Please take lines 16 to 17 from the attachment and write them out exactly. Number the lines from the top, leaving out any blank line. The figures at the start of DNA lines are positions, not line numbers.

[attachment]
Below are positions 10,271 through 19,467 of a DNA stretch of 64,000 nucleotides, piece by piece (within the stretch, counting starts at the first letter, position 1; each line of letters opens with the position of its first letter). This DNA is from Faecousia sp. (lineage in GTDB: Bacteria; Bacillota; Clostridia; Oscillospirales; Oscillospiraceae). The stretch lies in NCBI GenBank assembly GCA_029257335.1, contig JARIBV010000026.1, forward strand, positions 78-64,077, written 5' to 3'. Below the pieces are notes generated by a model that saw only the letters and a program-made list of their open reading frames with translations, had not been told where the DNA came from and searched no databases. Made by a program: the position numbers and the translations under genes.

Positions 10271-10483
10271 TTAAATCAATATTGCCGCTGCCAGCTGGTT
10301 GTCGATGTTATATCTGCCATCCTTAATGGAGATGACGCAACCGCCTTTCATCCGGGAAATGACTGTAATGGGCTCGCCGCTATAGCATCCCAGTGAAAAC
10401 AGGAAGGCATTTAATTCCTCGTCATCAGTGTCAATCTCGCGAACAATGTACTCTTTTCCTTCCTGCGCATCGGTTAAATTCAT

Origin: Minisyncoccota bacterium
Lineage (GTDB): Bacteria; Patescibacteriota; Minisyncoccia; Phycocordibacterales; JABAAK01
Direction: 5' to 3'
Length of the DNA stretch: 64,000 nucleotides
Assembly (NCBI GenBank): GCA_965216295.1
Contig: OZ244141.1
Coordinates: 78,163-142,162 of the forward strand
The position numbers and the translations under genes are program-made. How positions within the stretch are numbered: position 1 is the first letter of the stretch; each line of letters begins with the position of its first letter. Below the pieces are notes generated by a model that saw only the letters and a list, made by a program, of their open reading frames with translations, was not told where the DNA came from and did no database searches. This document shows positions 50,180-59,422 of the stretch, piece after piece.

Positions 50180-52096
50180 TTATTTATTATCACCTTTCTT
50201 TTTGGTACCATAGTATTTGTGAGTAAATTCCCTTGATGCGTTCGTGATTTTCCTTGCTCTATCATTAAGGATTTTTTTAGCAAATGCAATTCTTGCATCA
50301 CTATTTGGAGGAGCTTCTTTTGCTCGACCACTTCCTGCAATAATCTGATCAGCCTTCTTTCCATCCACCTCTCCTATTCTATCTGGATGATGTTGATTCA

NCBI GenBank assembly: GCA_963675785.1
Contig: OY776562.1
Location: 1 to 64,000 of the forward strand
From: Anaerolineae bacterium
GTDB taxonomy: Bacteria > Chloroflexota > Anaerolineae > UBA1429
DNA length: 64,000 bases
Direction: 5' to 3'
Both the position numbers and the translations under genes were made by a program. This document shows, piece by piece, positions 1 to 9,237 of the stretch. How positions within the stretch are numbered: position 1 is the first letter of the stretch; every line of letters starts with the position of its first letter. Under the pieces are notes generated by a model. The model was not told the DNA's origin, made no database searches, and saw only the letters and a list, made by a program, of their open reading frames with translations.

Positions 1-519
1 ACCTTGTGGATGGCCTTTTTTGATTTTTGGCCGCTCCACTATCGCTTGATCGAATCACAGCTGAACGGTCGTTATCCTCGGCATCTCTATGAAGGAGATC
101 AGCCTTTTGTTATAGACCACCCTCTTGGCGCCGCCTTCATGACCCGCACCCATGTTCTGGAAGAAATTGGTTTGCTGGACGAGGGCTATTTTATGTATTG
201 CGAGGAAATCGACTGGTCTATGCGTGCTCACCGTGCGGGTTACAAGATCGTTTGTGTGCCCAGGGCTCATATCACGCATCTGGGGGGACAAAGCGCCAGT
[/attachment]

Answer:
50201 TTTGGTACCATAGTATTTGTGAGTAAATTCCCTTGATGCGTTCGTGATTTTCCTTGCTCTATCATTAAGGATTTTTTTAGCAAATGCAATTCTTGCATCA
50301 CTATTTGGAGGAGCTTCTTTTGCTCGACCACTTCCTGCAATAATCTGATCAGCCTTCTTTCCATCCACCTCTCCTATTCTATCTGGATGATGTTGATTCA